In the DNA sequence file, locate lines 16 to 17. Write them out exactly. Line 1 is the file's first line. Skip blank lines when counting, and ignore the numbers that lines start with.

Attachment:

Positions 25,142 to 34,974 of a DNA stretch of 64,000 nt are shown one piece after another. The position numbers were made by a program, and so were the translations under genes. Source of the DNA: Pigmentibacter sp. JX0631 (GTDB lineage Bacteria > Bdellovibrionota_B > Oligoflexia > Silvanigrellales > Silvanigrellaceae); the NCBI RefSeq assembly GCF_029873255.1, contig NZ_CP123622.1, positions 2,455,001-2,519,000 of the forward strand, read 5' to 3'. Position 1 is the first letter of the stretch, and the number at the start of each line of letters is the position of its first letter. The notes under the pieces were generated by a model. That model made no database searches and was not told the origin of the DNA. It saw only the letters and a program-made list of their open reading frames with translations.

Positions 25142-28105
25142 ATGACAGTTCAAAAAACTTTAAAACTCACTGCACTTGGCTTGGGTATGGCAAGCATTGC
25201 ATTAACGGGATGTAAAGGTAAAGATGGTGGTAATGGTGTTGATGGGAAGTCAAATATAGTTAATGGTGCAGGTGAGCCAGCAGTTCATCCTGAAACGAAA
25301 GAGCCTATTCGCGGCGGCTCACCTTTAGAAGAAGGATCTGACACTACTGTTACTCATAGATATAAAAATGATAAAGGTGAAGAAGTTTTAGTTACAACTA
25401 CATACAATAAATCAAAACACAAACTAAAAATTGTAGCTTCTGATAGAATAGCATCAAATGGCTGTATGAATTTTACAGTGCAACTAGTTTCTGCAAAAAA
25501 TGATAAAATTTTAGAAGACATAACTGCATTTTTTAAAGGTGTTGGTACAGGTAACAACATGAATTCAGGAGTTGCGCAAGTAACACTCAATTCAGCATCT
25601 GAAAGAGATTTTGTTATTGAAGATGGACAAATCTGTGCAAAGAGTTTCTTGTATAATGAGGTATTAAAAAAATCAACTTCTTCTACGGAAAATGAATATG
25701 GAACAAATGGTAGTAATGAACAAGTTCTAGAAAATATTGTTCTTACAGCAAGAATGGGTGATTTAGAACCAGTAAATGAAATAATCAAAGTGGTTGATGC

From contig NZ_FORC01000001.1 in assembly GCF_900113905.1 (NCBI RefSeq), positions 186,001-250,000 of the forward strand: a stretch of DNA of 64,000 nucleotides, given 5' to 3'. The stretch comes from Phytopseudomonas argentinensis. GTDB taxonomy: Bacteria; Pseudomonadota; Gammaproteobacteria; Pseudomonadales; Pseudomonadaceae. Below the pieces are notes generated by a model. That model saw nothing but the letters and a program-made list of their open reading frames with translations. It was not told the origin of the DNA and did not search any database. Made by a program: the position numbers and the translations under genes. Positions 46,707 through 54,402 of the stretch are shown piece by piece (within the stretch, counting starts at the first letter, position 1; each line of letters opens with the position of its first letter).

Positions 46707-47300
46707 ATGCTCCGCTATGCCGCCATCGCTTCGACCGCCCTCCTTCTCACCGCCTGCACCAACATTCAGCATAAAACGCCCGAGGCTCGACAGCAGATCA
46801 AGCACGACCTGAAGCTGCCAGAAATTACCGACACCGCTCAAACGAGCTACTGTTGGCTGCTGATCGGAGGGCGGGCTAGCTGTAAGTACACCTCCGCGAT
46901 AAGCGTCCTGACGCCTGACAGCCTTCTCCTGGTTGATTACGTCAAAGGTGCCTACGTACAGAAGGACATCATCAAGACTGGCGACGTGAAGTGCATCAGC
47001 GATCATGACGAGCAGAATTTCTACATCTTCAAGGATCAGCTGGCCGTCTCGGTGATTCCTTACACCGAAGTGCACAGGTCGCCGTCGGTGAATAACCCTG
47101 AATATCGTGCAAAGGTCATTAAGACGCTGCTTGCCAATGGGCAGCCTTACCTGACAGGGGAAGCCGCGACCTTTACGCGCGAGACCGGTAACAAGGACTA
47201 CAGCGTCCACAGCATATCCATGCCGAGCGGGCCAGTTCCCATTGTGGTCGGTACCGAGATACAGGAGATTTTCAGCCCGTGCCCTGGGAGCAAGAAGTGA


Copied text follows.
47101 AATATCGTGCAAAGGTCATTAAGACGCTGCTTGCCAATGGGCAGCCTTACCTGACAGGGGAAGCCGCGACCTTTACGCGCGAGACCGGTAACAAGGACTA
47201 CAGCGTCCACAGCATATCCATGCCGAGCGGGCCAGTTCCCATTGTGGTCGGTACCGAGATACAGGAGATTTTCAGCCCGTGCCCTGGGAGCAAGAAGTGA